Golf resort development threatens Croatian town
A local referendum will take place this weekend to save the cultural and natural heritage of the UNESCO city of Dubrovnik – which is under threat from plans to build a golf resort on the Srdj plateau above the city. Friends of the Earth Croatia is calling on local citizens to reject the plan, which has links to alleged corruption and tax evasion, will come at the expense of local citizens, and will permanently damage Dubrovnik’s international reputation.
The Srdj plateau, an area of mixed forest and agricultural land, sits within the city of Dubrovnik, just above the medieval city. For over ten years, there have been plans to build a golf resort on the plateau. The project has been developed behind closed doors and without public participation, and is based upon proposals that were rejected by local residents two years ago.
Jagoda Munic, from Friends of the Earth Croatia said: “This golf resort will have huge impacts upon Dubrovnik’s community. We risk destroying Dubrovnik’s cultural and natural heritage in order to feed the pockets of greedy investors. Sunday’s referendum offers local citizens a chance to reject these plans and save Dubrovnik.”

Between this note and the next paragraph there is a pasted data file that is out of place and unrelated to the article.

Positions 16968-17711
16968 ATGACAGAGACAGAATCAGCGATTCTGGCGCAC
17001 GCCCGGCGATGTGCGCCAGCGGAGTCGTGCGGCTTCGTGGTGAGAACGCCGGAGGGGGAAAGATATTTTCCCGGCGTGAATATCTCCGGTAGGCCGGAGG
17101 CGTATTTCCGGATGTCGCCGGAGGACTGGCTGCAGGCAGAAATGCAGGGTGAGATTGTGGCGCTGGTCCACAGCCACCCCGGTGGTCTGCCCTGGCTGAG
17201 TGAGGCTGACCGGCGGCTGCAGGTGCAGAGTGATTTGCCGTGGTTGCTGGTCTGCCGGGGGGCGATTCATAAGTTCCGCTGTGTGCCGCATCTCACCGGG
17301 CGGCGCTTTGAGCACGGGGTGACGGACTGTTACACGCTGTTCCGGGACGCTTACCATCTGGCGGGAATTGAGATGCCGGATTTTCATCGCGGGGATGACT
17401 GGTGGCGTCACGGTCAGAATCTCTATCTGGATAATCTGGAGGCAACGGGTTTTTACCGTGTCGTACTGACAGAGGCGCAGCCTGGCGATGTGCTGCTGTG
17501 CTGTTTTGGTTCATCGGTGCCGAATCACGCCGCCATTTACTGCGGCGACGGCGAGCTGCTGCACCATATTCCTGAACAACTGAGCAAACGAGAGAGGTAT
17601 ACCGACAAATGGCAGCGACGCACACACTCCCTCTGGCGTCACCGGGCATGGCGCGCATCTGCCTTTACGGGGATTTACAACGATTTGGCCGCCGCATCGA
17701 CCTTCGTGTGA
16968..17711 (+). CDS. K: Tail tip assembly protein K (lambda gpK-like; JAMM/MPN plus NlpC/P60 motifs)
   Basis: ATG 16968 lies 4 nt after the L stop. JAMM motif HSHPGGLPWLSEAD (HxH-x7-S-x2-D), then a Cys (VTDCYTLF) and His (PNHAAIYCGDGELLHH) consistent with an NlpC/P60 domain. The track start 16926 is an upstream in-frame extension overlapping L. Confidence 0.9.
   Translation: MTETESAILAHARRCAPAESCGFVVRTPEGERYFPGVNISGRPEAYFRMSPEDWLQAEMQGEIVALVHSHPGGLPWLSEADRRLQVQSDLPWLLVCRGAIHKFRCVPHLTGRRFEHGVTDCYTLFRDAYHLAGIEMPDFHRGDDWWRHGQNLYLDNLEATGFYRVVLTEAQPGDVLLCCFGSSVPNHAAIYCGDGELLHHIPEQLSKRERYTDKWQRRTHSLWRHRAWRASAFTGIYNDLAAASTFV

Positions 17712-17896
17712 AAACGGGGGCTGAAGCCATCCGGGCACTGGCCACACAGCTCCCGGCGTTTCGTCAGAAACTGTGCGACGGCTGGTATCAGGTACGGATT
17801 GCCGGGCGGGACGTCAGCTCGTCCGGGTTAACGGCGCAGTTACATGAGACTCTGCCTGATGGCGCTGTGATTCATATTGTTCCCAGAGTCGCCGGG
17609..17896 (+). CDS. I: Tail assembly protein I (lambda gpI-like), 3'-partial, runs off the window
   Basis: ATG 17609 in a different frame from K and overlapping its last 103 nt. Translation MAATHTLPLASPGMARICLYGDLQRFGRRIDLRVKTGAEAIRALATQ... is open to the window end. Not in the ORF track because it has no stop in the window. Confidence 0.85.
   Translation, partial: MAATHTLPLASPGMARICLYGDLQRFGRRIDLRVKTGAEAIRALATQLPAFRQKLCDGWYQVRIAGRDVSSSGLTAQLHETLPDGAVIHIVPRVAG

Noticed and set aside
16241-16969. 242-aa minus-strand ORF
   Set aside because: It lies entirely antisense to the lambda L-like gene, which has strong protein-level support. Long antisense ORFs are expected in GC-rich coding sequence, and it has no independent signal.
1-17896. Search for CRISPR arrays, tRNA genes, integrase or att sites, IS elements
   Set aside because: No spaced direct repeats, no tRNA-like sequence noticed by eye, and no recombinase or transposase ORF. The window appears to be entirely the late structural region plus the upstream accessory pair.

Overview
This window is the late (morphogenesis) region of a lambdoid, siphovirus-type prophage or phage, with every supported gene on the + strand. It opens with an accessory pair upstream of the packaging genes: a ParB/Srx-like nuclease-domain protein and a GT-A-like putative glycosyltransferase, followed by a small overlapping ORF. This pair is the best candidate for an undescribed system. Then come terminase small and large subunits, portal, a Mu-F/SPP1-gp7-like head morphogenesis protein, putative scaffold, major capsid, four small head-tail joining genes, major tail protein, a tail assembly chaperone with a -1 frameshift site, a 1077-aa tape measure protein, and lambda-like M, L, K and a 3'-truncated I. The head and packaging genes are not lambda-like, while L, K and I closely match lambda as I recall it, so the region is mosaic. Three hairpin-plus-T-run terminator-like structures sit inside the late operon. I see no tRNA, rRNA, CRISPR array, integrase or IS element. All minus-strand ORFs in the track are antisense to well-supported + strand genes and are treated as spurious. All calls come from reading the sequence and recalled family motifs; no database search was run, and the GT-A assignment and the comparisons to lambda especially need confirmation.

The resort will be heavily reliant upon local infrastructure, which will be provided by Dubrovnik city at the expense of local citizens. It will demand 33% of Dubrovnik’s current total water supply, and additional electricity, potentially linking the resort to controversial plans to build a power-plant at the source of city’s river Ombla – a potential Natura 2000 area with rich biodiversity.
The resort is also linked to controversial investments and potential land grabs according to the organisation. In 2009, 4.7 hectares of land were bought from the City of Dubrovnik at far below market value, and in 2011 local media uncovered a scandal whereby ownership of the land was fraudulently claimed in order to sell on to investors. Questions have been raised about the contacts that investors are said to have within the Croatian government. Investors are also allegedly linked to tax evasion and property speculation in the UK, and arms dealing. The four Croatian companies linked with the project are currently running at a loss of nearly 11 million euro.
The referendum will take place on Sunday, 28th of April, and comes following pressure from local citizens. The local community has been ignored in decision-making process from the start of the project, and this referendum offers a last opportunity for community involvement. For the referendum to be legally binding over half of registered voters must participate.